Where W ij stands for the spatial weight matrix; X i represents the attribute value of spatial unit i; S is standard deviation and other variables are the same as in Formula (3). \( {G}_i^{\ast } \) can detect local high-value and low-value clusters. A positive value of \( {G}_i^{\ast } \) means high-value spatial aggregation while a negative one of \( {G}_i^{\ast } \) means low-value spatial aggregation.

Results

The spatial distribution pattern of minority populations in China

Hu line-based distribution of Chinese minority populations

According to the sixth census, China’s population reached 1.33972 billion in 2010, of which the minority population numbered 113.79 million, accounting for 8.49% of the total population of China. Compared with the 35.82 million found in the first census in 1953, the population of ethnic minorities has grown rapidly, with a rate much higher than the national average. From 1953 to 2010, the growth rate of the Han population was 124.91% and that of ethnic minorities as high as 222.17%. There was also an upward trend in the proportion of the minority population as a whole, which increased from 6.06% in 1953 to 6.77% in 1982, despite a slight decline in 1964 due to slower growth relative to the Han people, and it increased further, to 8.49%, in 2010 (Table 1).
Table 1

Minority population in China from 1953 to 2010

Year

Total population (10,000)

Minority population (10,000)

Proportion of Minority population (%)

Number of ethic minority groups

1953

58,260

3532

6.06

41

1964

69,458

3988

5.74

53

1982

100,818

6723

6.67

55

1990

113,368

9120

8.04

55

2000

126,583

10,643

8.41

55

2010

133,972

11,379

8.49

55

From a national perspective, the ethnic minorities were more likely to live in the east than in the west and, in 2010, were widely distributed with relative concentration. The minority population was mainly concentrated in the northeast, northwest, southwest and coastal areas. Using ArcGIS10.2, the Heihe-Tengchong line dividing the territory into the southeast and northwest parts is drawn for analysis of the minority population distribution, as shown in Table 2.
Table 2

Distribution of Chinese minority populations on both sides of the Hu Line in 2010

Region

Proportion of area (%)

Proportion of the total population (%)

Proportion of minority population (%)

Ratio of minority population in regional population (%)

Regional population density (person/km2)

Minority population density (person/km2)

Southeast

43.36

93.63

75.13

6.74

306.78

20.48

Northwest

56.64

6.37

24.87

32.78

15.76

5.19

The southeast part of China is densely populated overall. Occupying only 43.36% of the territory, it accommodates 93.36% of the total population and 75.13% of the minority population. In this region, the traditional territory for the Han people, the minority population makes up a small proportion, only 6.74%, but the minority population density reaches 20.48 persons/km2, about twice the national average and four times the northwest level (Table 2). The wide distribution of minority populations and concentration in certain areas give rise to several densely populated zones, including the Liaodong Peninsula, eastern Inner Mongolia, the northern part of the North China Plain, the southeastern coastal area, Yunnan-Guizhou Plateau, and the Hubei-Chongqing-Hunan intersection area.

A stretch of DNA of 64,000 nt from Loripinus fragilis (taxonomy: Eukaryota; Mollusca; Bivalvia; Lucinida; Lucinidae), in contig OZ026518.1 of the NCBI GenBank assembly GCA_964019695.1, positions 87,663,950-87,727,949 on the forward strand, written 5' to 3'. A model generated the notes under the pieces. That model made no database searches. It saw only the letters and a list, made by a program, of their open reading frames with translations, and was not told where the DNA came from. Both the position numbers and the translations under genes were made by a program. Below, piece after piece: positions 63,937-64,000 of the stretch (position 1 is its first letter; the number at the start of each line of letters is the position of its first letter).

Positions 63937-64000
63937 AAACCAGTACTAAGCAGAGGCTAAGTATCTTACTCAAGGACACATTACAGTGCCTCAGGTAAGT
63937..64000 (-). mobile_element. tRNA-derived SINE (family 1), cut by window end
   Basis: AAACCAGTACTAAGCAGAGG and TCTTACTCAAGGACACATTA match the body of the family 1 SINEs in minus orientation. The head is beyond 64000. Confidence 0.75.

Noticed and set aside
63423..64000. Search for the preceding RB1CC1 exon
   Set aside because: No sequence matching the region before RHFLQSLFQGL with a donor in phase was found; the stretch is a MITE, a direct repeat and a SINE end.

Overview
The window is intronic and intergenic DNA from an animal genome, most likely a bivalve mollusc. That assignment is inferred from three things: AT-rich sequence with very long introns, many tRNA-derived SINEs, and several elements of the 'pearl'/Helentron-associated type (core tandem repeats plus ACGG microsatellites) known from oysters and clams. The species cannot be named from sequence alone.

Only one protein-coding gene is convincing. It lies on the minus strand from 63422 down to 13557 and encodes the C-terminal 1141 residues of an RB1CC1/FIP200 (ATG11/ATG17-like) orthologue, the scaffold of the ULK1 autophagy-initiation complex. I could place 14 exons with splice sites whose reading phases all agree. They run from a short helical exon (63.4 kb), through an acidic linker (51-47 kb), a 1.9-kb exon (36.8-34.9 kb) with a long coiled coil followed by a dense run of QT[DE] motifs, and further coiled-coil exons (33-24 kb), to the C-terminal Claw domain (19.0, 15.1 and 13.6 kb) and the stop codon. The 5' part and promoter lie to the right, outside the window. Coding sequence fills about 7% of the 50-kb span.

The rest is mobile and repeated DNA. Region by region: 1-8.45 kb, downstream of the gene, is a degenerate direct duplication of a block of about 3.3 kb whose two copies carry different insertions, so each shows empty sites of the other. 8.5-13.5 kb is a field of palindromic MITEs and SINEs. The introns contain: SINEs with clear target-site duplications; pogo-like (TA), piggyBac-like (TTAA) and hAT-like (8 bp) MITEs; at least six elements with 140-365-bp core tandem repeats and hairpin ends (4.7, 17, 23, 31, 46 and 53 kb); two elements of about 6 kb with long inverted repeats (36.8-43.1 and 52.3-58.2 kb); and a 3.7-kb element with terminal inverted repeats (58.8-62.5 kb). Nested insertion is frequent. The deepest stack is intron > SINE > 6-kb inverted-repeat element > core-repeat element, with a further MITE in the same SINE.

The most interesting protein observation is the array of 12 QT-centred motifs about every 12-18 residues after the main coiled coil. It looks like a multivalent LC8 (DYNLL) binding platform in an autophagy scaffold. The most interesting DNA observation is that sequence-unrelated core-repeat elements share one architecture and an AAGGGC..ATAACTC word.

In contrast, the sparsely populated northwest region, with 56.64% of the territory, contributes only 6.37% of the national population and 24.87% of the minority population. It is a traditional territory for the Uyghur, Tibetan, Hui and other ethnic minorities. The minority population accounts for 32.78% of the regional total. The regional population density is generally low due to relatively harsh natural environments and limited carrying capacity, coupled with large depopulated zones. People mainly live in environmentally superior areas such as valleys and oases, while the minority population mainly concentrates in the Hulunbeier Plateau, Ordos Plateau, Ningxia Plain, Huangshui Valley, western Sichuan Basin, southern Tibetan Valley, and the north and south edges of the Tianshan Mountains (Fig. 1).
Fig. 1
Fig. 1

Minority population density at County level in China in 2010

As shown in Table 2, the Hu Line reveals a sudden change in the distribution of the national population and, to a certain extent, divides the ethnic minorities. 75.13% of the minority population lives in the southeast, slightly lower than its share in the total population. This demonstrates the uneven population distribution as implied by the Hu Line and the particularity of the minority population distribution.

Overall spatial autocorrelation analysis of minority population distribution

In order to examine the spatial heterogeneity and agglomeration of ethnic minorities in China, this paper analyzes the overall spatial autocorrelation of the minority population density in China. Using the Open-GeoDa software, the overall Moran’s I value is obtained for minority population density in the 2353 county-level administrative units covered by the six national censuses from 1953 to 2010 (Table 3).
Table 3